HAPPY NEW YEAR!
The December meeting of Captain James W. Bryan Camp
1390, Sons of Confederate Veterans is our annual Christmas
party beginning at 6 p.m. Tuesday, December 9, at 2019 21st St.
in Lake Charles. Chaplain Tommy Curtis and his sister Phyllis
will be our host and hostess. Wayne and Andrea Prouse, our
special friends from Orange will present a brief slide show of
their recent visit to Andersonville Cemetery in Americus,
Georgia. We will also have our sing-a-long of traditional
Christmas carols accompanied by violist Susan Jones.
Our Christmas party feast will include the following: baked
ham, provided by Tommy Curtis; roasted turkey, Mike and
Susan Jones; deviled eggs, sweetened tea, and mac and cheese,
Maxine Cousins; boudin, Wes Beason; seven layer taco salad,
Nelson and Rosalind Fontenot; rice dressing, Andy Buckley;
green bean casserole, Jonathan Buckley; candied yams & dessert,
Liz Dartez; potato salad, Charles Richardson; and dessert, Dr.
We are expecting about 30 people to attend this very special
Christmas party. Hope to see you all there.
|Dr. Andy Buckley|
Finding Your Way Home
Commander’s Column December, 2014
Paul Harvey’s career in radio spanned more than seven
Dr. Andy Buckley, camp commander
decades. My favorite Harvey program was “The Rest of the
Story” in which Paul sought to share a familiar story from
American History from an unfamiliar but accurate perspective.
Allow me to share a familiar story in our history which is no
longer accurate. It is a story we all know very well.
We have been taught since elementary school that
Thanksgiving originated with the Pilgrims in Plymouth,
Massachusetts. Do you remember the school plays where we,
as children, were dressed as Pilgrims and Indians and acted out
the story of the first Thanksgiving? The historical
circumstances surrounding the holiday have been revised just
enough to skew the history of the first Thanksgiving and its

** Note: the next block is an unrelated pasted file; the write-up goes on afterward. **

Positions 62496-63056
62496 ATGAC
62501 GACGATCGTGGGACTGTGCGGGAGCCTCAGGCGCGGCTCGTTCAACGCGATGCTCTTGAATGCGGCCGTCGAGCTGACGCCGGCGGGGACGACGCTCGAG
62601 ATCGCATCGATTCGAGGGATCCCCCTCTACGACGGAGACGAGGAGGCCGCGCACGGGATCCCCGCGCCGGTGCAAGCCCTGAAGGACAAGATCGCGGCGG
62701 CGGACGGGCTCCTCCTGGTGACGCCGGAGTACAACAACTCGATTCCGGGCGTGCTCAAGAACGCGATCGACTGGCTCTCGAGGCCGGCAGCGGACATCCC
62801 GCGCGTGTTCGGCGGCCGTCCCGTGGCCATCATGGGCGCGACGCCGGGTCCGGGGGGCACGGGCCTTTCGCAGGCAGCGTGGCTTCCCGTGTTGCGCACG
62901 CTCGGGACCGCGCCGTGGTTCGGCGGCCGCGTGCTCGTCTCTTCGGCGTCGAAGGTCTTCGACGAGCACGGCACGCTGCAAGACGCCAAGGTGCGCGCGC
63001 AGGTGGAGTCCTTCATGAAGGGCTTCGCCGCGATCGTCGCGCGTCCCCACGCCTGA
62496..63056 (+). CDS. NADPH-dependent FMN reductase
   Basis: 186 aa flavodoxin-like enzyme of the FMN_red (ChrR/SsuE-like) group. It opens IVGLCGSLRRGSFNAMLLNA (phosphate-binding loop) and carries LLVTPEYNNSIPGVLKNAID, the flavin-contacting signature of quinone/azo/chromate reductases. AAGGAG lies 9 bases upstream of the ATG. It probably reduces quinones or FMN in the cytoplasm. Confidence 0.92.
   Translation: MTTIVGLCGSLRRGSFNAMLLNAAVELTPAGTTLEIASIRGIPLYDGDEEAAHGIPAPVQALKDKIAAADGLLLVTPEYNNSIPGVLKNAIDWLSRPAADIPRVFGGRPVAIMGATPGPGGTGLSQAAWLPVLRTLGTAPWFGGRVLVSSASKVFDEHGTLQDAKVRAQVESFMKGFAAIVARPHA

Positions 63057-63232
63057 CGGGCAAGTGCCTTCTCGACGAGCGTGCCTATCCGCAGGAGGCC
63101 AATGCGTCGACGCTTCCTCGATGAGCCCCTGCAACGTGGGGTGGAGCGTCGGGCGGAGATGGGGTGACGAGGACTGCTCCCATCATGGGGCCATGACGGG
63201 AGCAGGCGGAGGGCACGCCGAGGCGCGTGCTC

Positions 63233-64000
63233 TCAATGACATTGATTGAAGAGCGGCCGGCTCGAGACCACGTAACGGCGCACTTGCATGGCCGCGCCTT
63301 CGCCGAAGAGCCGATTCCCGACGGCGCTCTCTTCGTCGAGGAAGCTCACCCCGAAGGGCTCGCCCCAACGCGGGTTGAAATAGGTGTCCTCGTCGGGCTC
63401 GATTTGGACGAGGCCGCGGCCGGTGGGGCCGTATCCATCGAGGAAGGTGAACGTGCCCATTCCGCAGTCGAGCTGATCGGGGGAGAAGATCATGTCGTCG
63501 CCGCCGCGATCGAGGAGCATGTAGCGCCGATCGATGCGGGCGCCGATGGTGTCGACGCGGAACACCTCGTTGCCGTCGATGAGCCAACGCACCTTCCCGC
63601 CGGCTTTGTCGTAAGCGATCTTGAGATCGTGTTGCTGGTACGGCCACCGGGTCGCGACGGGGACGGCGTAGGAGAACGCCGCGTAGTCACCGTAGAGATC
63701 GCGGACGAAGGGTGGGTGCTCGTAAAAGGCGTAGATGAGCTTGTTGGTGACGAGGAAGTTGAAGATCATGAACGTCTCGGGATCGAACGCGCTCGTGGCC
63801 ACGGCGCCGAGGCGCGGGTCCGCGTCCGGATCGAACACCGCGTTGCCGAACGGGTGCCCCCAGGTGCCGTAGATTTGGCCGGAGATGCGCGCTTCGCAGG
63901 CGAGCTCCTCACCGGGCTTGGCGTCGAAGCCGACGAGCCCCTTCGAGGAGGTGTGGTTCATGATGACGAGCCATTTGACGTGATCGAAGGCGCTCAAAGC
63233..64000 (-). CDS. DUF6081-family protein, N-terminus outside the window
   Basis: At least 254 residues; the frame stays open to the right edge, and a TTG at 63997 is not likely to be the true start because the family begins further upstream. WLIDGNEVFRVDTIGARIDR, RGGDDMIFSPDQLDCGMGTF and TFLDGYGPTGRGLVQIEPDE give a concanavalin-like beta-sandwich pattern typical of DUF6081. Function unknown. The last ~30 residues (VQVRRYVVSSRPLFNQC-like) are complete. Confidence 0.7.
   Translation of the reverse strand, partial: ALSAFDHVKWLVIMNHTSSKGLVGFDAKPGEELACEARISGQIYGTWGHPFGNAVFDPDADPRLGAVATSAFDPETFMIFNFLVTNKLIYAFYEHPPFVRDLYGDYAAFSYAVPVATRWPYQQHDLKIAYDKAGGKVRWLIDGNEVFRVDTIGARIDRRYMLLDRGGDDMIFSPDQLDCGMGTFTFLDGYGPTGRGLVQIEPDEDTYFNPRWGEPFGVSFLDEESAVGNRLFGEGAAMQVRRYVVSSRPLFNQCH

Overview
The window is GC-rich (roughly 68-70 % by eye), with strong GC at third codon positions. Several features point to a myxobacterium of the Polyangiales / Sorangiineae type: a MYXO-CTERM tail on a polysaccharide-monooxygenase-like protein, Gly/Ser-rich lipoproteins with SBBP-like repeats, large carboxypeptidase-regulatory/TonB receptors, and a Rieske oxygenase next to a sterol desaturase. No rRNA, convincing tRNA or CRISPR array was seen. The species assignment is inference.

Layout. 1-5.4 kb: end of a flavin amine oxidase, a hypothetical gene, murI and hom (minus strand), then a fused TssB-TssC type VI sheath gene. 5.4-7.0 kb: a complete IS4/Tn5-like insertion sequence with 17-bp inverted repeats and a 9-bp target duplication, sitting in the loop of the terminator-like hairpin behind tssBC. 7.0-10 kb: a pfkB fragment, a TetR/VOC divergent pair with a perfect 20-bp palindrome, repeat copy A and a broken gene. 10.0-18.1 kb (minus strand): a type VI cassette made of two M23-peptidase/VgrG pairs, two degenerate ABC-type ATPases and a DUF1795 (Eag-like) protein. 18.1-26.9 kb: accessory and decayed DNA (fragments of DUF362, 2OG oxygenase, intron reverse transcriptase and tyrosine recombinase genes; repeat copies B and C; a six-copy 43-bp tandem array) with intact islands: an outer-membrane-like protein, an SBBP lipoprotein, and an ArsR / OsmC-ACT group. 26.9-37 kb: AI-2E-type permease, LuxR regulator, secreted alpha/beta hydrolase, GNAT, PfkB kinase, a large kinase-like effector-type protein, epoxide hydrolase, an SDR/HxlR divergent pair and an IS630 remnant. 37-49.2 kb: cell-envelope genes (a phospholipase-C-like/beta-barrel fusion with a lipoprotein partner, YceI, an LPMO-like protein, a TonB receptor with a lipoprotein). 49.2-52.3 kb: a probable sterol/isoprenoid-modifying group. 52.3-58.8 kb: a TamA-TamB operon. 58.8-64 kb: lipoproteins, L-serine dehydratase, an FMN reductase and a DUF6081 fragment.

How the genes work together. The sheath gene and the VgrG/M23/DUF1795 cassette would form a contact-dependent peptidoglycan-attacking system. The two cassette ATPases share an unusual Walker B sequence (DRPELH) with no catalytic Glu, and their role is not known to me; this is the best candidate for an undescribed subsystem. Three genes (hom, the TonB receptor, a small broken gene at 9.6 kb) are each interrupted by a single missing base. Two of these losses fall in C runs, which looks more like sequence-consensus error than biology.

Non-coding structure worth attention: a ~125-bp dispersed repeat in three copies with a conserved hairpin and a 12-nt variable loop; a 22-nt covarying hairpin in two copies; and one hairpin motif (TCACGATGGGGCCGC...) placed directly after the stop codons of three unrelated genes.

traditions. Plymouth was the site of a great three day feast
between the Pilgrims and Indians in 1621. But it was actually
not Thanksgiving, but a harvest festival. Given what we know
about the religious convictions and practices of the early
Puritan settlers, their thanksgiving was a very solemn assembly,
focused almost entirely on prayer, not a celebration.
Such a day did take place along the banks of the James
River just east of Richmond on December 4, 1619. After the
first winter in the Jamestown Colony, following the brutal
“starving time,” John Woodlief and his crew, which included a
shoemaker, cook, and gun maker, docked their ship, Margaret,
and climbed a grassy slope where they dropped to their knees
and gave thanks. Marking that spot today on the Berkeley
Plantation in Charles City, Virginia is a historical marker
commemorating the site of our nation’s first true Thanksgiving
celebration. Inside a brick gazebo is a plaque with the following
words etched: “We ordained that the day of our ships' arrival at
the place in the land of Virginia shall be yearly and
perpetually kept holy as a day of Thanksgiving to God.” As
in much of our nation’s history, especially of our Southern
region, the first Thanksgiving actually occurred in Virginia,
not in Massachusetts. And as Paul Harvey used to say, now
you know the rest of the story.
As we all know most men in the South at the outbreak
of the War Between the States were religious hardworking
family men. Much of their philosophy of life and values
came from their involvement in their local churches. Our
Southern ancestors were Baptists, Catholics, Methodists,
Church of Christ, Episcopal, and Presbyterian Christians.
Their faith in God was very important to them. When a
family migrated to another place to put down their roots
some things had to be left behind, but faith was not one of
them. I believe faith was a prominent factor motivating a
man volunteer to fight and defend his Southern homeland.
Our forbearers had to have faith the Lord would keep
them safe and take care of his wife and children while they
were away. Although we live in a different time today I
believe most of our SCV members recognize the great
value of faith in shaping our philosophy of life and values.
I hope you’ll make a special effort to be in attendance at
our Christmas Party, Tuesday, December 9 at 6:00 pm.
Printed in this issue of the Calcasieu Greys is the list of the
food assignments. Please bring what you have signed up to
provide so we won’t run out. Wayne and Andrea Prouse,
our special friends from Orange will present a brief slide
show of their recent visit to Andersonville Cemetery in
We will have a short business session to approve the
SCV Captain James W. Bryan Camp U.S. History medal
award for the 15 public and 2 private high schools in
Calcasieu and Cameron Parishes. The total production
costs will be about $275.00 and will provide another
unique opportunity to get our story out to the public. (See
medal depiction below)
Thank you for the opportunity to serve as your
commander this year. All effective leadership is servant
leadership and I have sought to faithfully serve our camp
with honor, exercising my gifts to further the cause which
we support. Regular feedback is essential in order for our
program to meet the needs of our members. Please let me
hear from you at andybuckley1224@ gmail.com.
Yours in Our Great Cause,
Dr. Andy Buckley